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Oral cancer

Oral cancer is any cancerous tissue growth located in the mouth. It may arise as a primary lesion originating in any of the oral tissues, by metastasis from a distant site of origin, or by extension from a neighboring anatomic structure, such as the nasal cavity or the maxillary sinus. Oral cancers may originate in any of the tissues of the mouth, and may be of varied histologic types: teratoma, adenocarcinoma derived from a major or minor salivary gland, lymphoma from tonsillar or other lymphoid tissue, or melanoma from the pigment producing cells of the oral mucosa. Far and away the most common oral cancer is squamous cell carcinoma, originating in the tissues that line the mouth and lips. Oral or mouth cancer most commonly involves the tissue of the lips or the tongue. It may also occur on the floor of the mouth, cheek lining, gingiva (gums), or palate (roof of the mouth). Most oral cancers look very similar under the microscope and are called squamous cell carcinoma. These are malignant and tend to spread rapidly.

In 2008, in the US alone, about 34,000 individuals will be diagnosed with oral cancer. 66% of the time these will be found as late stage three and four disease. Low public awareness of the disease is a significant factor, but these cancers could be found at early highly survivable stages through a simple, painless, 5 minute examination by a trained medical or dental professional.

All cancers are diseases of the DNA in the cancer cells. Oncogenes are activated as a result of mutation of the DNA. The exact cause is often unknown. Risk factors that predispose a person to oral cancer have been identified in epidemiological studies.

Smoking and other tobacco use are associated with about 75 percent of oral cancer cases, caused by irritation of the mucous membranes of the mouth from smoke and heat of cigarettes, cigars, and pipes. Tobacco contains over 19 known carcinogens, and the combustion of it, and by products from this process, is the primary mode of involvement. Use of chewing tobacco or snuff causes irritation from direct contact with the mucous membranes.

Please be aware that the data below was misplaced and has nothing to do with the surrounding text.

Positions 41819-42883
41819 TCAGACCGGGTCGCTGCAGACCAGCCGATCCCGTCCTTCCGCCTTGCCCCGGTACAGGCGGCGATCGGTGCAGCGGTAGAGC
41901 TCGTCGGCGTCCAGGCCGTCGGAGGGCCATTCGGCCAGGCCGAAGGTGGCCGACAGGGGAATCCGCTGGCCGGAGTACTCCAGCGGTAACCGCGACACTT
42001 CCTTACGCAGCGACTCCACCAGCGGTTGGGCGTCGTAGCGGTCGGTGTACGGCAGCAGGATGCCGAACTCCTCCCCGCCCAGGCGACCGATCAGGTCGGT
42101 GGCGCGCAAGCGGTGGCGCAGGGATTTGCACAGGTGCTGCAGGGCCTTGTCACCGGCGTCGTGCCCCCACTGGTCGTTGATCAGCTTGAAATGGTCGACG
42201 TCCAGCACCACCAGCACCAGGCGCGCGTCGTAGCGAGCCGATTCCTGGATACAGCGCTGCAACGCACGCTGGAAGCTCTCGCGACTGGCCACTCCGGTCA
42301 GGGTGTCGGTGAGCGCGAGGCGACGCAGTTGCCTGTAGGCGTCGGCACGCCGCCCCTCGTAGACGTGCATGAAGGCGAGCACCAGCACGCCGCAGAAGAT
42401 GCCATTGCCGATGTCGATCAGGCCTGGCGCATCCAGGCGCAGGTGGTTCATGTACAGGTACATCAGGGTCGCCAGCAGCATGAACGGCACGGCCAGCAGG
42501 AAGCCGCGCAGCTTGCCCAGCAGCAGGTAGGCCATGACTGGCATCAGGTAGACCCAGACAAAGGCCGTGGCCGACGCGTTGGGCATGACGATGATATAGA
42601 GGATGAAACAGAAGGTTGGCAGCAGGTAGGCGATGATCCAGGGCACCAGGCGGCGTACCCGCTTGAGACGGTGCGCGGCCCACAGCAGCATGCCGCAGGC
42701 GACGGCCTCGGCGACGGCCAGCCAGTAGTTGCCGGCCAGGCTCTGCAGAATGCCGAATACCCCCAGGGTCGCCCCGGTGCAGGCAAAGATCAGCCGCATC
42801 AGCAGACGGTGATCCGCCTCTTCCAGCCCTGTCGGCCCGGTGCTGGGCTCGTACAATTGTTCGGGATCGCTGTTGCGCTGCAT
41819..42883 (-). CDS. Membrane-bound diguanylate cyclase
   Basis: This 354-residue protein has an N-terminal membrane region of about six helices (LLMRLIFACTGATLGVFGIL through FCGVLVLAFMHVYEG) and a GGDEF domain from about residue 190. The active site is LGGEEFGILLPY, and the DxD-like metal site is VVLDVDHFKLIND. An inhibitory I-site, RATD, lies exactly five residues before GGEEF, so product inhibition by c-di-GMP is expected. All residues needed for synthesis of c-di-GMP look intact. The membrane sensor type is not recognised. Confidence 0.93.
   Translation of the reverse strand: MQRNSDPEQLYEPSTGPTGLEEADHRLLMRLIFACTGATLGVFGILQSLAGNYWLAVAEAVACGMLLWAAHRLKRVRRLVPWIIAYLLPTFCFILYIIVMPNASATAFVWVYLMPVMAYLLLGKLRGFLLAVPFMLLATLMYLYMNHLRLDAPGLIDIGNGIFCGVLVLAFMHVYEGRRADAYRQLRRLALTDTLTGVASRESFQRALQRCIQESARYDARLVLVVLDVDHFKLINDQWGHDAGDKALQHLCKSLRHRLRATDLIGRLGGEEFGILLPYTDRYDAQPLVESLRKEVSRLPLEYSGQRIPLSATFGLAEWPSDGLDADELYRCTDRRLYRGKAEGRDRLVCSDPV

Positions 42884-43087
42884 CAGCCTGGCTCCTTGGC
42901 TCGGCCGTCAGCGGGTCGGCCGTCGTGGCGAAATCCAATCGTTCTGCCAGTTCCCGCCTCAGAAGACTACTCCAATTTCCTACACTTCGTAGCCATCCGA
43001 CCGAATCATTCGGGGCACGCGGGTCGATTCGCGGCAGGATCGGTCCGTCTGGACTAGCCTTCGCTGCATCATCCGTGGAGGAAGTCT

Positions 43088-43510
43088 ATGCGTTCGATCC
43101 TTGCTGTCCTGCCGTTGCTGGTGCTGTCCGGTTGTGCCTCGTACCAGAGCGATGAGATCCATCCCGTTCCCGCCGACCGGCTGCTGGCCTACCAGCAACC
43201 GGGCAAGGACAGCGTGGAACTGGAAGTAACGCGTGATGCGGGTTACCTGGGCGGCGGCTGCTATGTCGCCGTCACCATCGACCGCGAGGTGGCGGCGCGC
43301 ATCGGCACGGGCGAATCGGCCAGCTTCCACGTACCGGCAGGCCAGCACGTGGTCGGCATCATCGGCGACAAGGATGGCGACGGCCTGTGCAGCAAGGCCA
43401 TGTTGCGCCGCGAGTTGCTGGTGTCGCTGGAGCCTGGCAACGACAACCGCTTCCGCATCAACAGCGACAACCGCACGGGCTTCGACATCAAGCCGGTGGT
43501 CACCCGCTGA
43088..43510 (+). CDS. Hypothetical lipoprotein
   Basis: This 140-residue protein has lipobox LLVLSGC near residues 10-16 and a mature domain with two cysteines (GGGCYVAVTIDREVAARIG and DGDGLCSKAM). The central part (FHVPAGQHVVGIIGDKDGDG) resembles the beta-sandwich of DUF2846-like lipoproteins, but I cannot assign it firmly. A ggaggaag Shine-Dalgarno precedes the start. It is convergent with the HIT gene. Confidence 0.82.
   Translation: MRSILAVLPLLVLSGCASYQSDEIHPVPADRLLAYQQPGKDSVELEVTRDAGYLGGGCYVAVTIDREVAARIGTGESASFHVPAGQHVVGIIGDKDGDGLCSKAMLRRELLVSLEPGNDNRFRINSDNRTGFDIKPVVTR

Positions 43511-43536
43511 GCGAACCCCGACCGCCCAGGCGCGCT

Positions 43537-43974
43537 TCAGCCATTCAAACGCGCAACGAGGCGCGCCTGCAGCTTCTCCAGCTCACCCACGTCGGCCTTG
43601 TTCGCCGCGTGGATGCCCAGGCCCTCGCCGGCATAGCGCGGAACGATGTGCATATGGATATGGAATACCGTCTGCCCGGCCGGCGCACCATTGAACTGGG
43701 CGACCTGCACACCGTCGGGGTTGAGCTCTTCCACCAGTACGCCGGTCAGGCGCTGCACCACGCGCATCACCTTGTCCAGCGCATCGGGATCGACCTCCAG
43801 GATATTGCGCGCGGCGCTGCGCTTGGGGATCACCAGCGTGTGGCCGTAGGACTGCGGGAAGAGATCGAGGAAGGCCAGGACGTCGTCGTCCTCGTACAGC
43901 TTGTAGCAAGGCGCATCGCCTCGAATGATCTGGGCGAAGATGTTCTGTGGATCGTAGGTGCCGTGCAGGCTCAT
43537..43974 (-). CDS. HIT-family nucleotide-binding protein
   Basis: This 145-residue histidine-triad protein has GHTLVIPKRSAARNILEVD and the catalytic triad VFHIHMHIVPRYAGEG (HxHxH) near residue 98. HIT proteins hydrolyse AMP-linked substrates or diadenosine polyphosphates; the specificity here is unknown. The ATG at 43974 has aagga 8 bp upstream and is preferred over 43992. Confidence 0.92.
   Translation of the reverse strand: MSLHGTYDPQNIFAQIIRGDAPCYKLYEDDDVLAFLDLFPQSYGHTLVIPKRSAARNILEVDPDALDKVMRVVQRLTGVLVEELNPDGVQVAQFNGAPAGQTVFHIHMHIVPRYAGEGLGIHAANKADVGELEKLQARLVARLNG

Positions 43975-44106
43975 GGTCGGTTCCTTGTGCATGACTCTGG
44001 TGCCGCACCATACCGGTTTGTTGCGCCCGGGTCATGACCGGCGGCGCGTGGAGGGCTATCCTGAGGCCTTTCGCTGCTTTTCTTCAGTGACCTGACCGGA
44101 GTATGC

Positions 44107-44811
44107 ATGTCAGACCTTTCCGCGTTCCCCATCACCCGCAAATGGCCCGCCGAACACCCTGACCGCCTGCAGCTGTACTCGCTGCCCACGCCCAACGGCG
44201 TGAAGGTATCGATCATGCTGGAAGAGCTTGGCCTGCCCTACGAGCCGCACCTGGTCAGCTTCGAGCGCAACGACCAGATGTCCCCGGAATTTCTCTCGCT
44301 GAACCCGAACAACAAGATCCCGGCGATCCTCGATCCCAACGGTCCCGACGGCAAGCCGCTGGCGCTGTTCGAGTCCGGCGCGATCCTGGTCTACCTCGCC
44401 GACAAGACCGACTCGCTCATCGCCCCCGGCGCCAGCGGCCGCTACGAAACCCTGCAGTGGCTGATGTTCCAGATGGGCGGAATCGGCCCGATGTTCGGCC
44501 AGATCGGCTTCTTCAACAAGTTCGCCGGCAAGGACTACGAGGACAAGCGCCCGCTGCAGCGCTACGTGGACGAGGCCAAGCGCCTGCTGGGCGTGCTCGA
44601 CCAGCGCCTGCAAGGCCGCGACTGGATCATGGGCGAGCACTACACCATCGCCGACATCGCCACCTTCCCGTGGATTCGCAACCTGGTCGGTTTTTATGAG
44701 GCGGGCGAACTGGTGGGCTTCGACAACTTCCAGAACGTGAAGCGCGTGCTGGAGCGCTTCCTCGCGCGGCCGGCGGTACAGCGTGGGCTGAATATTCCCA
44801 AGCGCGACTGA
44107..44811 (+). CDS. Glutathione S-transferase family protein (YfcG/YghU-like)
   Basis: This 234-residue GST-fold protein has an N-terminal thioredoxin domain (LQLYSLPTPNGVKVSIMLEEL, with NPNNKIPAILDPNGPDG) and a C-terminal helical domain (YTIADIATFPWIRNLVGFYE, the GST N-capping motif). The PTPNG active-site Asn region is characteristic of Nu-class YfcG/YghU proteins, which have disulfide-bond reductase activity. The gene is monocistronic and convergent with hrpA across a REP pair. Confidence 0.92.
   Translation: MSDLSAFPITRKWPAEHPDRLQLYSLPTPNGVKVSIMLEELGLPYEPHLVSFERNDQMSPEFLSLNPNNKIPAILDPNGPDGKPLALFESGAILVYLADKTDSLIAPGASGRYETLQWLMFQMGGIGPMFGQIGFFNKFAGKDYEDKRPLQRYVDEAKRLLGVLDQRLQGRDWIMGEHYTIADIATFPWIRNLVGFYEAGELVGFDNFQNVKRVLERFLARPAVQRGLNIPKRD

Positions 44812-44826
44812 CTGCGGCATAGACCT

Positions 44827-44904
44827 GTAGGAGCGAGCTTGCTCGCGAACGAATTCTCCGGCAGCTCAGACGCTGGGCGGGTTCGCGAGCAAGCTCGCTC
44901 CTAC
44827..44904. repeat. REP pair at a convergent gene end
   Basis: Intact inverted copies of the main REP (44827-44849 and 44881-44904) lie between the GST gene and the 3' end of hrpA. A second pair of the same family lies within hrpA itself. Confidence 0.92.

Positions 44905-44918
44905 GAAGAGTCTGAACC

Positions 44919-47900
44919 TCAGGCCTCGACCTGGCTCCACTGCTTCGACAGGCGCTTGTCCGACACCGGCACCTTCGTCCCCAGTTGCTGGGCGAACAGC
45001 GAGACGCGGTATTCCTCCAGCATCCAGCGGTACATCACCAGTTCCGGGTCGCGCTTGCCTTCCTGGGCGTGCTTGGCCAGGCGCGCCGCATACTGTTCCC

In many Asian cultures chewing betel, paan and Areca is known to be a strong risk factor for developing oral cancer. In India where such practices are common, oral cancer represents up to 40% of all cancers, compared to just 4% in the UK.

Alcohol use is another high-risk activity associated with oral cancer. There is known to be a strong synergistic effect on oral cancer risk when a person is both a heavy smoker and drinker. Their risk is greatly increased compared to a heavy smoker, or a heavy drinker alone.

Some oral cancers begin as leukoplakia a white patch (lesion), red patches, (erythroplakia) or non healing sores that have existed for more than 14 days. In the US oral cancer accounts for about 8 percent of all malignant growths. Men are affected twice as often as women, particularly men older than 40/60. In Indian subcontinent Oral Submucous Fibrosis is very common.This condition is characterized by limited opening of mouth and burning sensation on eating of spicy food. This is a progressive lesion in which the opening of the mouth becomes progressively limited, and later on even normal eating becomes difficult. It occurs almost exclusively in India and Indian communities living abroad.

Human Papilloma Virus, (HPV) particularly version 16 (there are over 120 varieties) is a known risk factor and independent causative factor for oral cancer. (Gilsion et al.Johns Hopkins) A fast growing segment of those diagnosed does not present with the historic stereotypical demographics. Historically that has been people over 50, blacks over whites 2 to 1, males over females 3 to 1, and 75% of the time people who have used tobacco products or are heavy users of alcohol. This new and rapidly growing sub population between 20 and 50 years old is predominantly non smoking, white, and males slightly outnumber females. Recent research from Johns Hopkins indicates that HPV is the primary risk factor in this new population of oral cancer victims. HPV16 (along with HPV18) is the same virus responsible for the vast majority of all cervical cancers and is the most common sexually transmitted infection in the US. Oral cancer in this group tends to favor the tonsil and tonsillar pillars, base of the tongue, and the oropharnyx. Recent data suggest that individuals that come to the disease from this particular etiology have some slight survival advantage.

An examination of the mouth by the health care provider or dentist shows a visible and/or palpable (can be felt) lesion of the lip, tongue, or other mouth area. As the tumor enlarges, it may become an ulcer and bleed. Speech/talking difficulties, chewing problems, or swallowing difficulties may develop, particularly if the cancer is on the tongue.

While a dentist, physician or other medical professional may suspect a particular lesion is malignant, the only definitive method for determining this is through biopsy and microscopic evaluation of the cells in the removed sample. A tissue biopsy, whether of the tongue or other oral tissues, and microscopic examination of the lesion confirm the diagnosis of oral cancer.

Surgical excision (removal) of the tumor is usually recommended if the tumor is small enough, and if surgery is likely to result in a functionally satisfactory result. Radiation therapy is often used in conjunction with surgery, or as the definitive radical treatment, especially if the tumour is inoperable.